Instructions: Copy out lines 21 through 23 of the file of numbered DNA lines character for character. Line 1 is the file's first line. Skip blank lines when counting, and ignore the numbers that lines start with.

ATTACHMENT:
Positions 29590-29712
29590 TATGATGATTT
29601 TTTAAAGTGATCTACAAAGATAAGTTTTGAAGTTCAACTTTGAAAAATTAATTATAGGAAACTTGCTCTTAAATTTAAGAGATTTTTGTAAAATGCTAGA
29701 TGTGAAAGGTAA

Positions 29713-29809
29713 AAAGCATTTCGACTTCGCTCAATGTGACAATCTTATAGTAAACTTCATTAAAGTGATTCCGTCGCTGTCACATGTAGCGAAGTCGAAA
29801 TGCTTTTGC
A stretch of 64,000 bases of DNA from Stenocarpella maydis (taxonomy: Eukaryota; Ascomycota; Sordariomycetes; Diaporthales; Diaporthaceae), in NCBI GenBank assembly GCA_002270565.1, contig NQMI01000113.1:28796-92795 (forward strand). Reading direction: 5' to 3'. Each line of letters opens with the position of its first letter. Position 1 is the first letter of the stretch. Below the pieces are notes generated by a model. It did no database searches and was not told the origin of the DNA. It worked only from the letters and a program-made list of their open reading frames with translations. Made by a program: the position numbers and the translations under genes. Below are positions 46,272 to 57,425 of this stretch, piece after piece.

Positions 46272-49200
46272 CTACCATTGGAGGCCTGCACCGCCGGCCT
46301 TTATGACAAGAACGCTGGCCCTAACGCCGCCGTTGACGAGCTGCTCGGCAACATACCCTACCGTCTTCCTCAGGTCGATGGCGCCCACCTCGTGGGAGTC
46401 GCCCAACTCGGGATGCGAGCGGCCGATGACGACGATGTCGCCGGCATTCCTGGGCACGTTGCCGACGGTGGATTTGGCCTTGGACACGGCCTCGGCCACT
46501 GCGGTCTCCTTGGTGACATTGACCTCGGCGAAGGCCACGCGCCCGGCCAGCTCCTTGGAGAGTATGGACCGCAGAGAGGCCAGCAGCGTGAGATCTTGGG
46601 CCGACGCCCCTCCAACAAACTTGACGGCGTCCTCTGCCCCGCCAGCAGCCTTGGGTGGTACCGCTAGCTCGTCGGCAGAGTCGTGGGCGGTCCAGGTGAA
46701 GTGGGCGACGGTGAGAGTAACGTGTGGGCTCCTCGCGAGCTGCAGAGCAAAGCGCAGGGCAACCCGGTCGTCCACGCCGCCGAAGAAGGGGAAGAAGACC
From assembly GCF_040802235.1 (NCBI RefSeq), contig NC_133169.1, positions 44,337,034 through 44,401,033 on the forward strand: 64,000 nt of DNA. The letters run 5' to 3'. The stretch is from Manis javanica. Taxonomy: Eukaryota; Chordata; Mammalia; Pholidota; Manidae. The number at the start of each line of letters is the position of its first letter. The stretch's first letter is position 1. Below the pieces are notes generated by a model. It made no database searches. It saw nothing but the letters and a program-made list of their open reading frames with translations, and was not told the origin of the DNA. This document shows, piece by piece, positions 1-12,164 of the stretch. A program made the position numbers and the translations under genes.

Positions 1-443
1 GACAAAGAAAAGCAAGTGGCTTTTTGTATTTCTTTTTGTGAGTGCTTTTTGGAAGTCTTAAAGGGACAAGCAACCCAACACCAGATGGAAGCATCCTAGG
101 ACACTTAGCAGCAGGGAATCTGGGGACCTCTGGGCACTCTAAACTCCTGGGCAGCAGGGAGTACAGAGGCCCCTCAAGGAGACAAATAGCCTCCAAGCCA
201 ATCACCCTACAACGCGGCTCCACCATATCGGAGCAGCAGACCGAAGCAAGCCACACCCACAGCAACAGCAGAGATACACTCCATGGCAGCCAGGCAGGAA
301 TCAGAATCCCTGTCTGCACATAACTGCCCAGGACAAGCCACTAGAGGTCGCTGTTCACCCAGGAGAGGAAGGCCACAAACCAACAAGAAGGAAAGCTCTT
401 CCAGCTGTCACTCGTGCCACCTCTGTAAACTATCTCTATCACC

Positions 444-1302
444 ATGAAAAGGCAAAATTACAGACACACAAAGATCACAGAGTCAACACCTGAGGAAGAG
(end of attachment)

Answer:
301 TCAGAATCCCTGTCTGCACATAACTGCCCAGGACAAGCCACTAGAGGTCGCTGTTCACCCAGGAGAGGAAGGCCACAAACCAACAAGAAGGAAAGCTCTT
401 CCAGCTGTCACTCGTGCCACCTCTGTAAACTATCTCTATCACC

Positions 444-1302